As we prepare to mark World AIDS Day tomorrow, the U.S. government this week announced a blueprint for achieving an AIDS-free generation. The plan to confront AIDS globally outlines goals and objectives that take into account groundbreaking scientific advances in HIV care, treatment, and prevention — many of which would not have been possible without federally funded research supported by Maryland-based institutions and scientists.
These advances in our knowledge of how to treat and prevent HIV infection could be game-changing in our fight against the pandemic, but time to act on this new U.S. blueprint will be short. Our window of opportunity is closing rapidly, threatened by drastic cuts in federal funding scheduled to take effect in January.
Without a strong U.S. commitment to fund continued research and provide the resources needed to deliver lifesaving HIV care, services, and treatment globally and here at home, more lives will be lost, harming communities and public health. Ultimately, the ambitious goal of finally turning the tide against AIDS, more than 30 years into this pandemic, will be in peril.
The science is clear: Identifying people who are infected with HIV and starting them on treatment saves lives. Treatment also drastically reduces transmission: by 96 percent among heterosexual couples in which one partner is infected and the other is not, according to 2011 results from a landmark clinical trial supported by the Bethesda-based National Institutes of Health.
Tragically, the anticipated reductions in federal funding could cut off lifesaving treatment for an estimated 273,000 people globally, potentially leading to 62,000 more AIDS-related deaths and 122,500 more orphans. Approximately 111,000 fewer HIV-infected pregnant women worldwide could receive medications to prevent their babies from becoming infected, leading to more than 21,000 infected infants.
In the U.S., nearly 16,000 people could lose access to lifesaving HIV drugs from the AIDS Drug Assistance Program, which provides HIV medications to patients who cannot afford them. A majority of clinics supported by the federal Ryan White Program, which provide HIV care to the poor and the uninsured, and which are already overwhelmed by growing patient loads and stagnant funding, would be forced to reduce services and cut staffing levels.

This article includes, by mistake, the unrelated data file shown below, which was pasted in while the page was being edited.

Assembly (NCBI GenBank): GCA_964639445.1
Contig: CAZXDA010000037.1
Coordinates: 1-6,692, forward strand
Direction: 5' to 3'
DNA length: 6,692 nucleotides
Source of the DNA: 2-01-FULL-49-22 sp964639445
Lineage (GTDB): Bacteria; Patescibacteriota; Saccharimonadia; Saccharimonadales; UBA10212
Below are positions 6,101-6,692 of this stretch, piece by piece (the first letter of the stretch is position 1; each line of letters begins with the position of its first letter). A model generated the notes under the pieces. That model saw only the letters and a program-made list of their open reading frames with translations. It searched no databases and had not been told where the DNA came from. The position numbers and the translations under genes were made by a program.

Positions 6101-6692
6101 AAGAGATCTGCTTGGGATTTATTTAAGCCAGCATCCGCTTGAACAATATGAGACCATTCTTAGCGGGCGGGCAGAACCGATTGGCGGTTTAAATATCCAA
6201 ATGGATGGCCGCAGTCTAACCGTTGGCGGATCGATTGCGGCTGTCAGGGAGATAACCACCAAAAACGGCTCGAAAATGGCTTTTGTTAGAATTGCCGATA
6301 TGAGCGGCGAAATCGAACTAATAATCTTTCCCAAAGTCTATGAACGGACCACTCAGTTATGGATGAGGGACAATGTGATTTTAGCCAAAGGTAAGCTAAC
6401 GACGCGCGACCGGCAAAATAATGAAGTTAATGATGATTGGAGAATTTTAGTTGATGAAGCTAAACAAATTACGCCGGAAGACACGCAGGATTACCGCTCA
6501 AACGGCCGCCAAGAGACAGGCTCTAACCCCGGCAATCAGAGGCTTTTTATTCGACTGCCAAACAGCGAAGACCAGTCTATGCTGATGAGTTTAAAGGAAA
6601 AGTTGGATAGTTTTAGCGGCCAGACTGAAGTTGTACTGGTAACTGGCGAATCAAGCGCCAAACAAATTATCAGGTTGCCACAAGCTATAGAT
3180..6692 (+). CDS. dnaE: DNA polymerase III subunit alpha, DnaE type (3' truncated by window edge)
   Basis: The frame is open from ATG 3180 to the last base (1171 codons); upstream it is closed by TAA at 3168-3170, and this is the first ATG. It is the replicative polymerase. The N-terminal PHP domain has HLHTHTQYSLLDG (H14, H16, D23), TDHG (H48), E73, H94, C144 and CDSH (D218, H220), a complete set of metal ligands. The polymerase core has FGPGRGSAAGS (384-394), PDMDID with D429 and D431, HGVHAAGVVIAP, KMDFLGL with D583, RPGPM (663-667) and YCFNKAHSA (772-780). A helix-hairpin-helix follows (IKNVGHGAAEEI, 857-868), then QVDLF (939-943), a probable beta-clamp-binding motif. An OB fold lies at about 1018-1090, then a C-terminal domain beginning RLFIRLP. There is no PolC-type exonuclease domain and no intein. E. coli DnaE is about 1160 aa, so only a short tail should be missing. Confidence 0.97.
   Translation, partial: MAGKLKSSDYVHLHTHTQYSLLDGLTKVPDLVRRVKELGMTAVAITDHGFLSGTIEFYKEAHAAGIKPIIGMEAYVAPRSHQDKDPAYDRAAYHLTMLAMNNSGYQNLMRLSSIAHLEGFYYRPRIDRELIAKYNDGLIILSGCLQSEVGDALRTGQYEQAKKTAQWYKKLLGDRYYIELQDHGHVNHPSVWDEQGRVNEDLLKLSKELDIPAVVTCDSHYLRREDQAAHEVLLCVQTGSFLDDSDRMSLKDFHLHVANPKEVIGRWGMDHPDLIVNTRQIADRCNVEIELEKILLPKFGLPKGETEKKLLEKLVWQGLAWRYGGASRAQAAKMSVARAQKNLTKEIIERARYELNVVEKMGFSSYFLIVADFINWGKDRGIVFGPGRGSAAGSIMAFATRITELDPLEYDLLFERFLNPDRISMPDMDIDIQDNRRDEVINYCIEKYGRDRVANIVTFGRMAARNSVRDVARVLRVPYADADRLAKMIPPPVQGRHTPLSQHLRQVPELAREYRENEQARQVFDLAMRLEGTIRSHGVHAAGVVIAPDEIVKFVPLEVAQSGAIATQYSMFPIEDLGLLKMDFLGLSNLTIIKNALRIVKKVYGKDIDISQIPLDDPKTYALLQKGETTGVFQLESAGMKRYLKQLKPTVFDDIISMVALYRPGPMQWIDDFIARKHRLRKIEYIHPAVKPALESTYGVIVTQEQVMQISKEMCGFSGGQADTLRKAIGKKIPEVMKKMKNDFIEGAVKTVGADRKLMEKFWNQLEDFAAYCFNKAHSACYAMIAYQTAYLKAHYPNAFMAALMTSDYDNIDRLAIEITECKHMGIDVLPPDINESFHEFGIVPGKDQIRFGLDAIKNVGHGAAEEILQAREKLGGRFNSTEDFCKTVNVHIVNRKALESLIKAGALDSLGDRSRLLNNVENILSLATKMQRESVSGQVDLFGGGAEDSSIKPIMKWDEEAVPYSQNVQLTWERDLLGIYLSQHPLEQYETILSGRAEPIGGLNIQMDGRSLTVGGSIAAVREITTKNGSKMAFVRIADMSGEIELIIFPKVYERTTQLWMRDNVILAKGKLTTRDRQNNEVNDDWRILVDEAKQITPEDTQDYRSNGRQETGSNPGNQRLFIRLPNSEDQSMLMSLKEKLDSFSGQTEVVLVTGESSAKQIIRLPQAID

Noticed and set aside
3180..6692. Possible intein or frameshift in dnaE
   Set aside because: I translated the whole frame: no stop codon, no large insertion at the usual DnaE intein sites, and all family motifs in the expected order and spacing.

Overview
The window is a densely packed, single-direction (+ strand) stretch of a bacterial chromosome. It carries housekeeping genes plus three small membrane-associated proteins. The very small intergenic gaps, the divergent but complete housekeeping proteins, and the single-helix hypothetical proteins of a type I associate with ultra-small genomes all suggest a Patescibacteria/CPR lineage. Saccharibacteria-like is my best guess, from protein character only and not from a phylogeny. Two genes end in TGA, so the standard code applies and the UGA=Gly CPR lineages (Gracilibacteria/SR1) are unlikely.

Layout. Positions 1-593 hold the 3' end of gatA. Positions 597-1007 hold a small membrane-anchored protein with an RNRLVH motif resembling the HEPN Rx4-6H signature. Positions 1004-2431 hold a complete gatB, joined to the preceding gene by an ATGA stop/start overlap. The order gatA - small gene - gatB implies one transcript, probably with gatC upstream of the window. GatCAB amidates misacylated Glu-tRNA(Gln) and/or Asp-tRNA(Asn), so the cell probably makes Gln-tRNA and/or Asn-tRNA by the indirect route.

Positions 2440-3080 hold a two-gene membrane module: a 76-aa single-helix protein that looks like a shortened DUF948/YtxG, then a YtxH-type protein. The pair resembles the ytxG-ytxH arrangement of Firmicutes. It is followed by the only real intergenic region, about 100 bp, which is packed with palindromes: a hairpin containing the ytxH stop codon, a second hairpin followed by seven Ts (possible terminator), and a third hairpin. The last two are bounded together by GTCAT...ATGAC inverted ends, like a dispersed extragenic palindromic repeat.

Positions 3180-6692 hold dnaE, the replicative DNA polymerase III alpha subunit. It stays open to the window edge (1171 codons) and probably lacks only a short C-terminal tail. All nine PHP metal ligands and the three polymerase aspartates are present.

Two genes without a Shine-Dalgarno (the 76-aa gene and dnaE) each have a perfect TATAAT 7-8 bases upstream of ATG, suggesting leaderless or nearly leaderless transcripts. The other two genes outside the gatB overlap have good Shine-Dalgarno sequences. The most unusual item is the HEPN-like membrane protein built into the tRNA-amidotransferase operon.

The cuts would also threaten the hard-earned progress achieved domestically through the National HIV/AIDS Strategy and expected with the Patient Protection and Affordable Care Act. Fully funding and implementing health reform across all states, including the Medicaid expansion, will be crucial in expanding access to effective HIV care and treatment for those who need it but cannot afford it and do not qualify for current safety-net programs.
The secondary benefits to the economies of Maryland and the nation are also at risk: Nearly 500 bioscience companies and 50 research-intensive federal institutes are based in Maryland, and the state ranks second in the country in federal funding for global health research and development. The life sciences sector supported nearly 72,000 Maryland jobs in 2010, with earnings 76 percent higher than the state average. Nationwide, NIH-funded research supported an estimated 432,000 jobs in fiscal 2011.
Maryland is fortunate to have representatives in Congress who are committed to improving global health and to the fight against HIV/AIDS domestically and around the world. We look forward to their continued leadership on these issues as lawmakers adopt what we hope is a balanced approach to the nation's budget challenges, one that protects investments in research and public and global health.
We still have much work to do to end AIDS: More than 50,000 new infections occur each year in the U.S., where 1.1 million people are living with HIV. Nearly 20 percent of those who are infected, including an estimated 9,000 Maryland residents, are unaware of their HIV status. Globally, nearly 3 million people are newly infected with HIV each year, and only a third who live in poor countries and need treatment have access to it.
Guided by the scientific evidence and continued research, we have the capability to begin to finally end the HIV/AIDS epidemic globally and domestically. We need an ongoing U.S. commitment to provide the necessary leadership, resources and funding to finish what we have started.
Dr. Michael Horberg is chairman of the HIV Medicine Association (HIVMA) and executive director of research with the Mid-Atlantic Permanente Medical Group in Rockville. Dr. Joel Gallant is HIVMA chairman-elect and professor of medicine and epidemiology in the Division of Infectious Diseases at the Johns Hopkins University School of Medicine.Copyright © 2014, The Baltimore Sun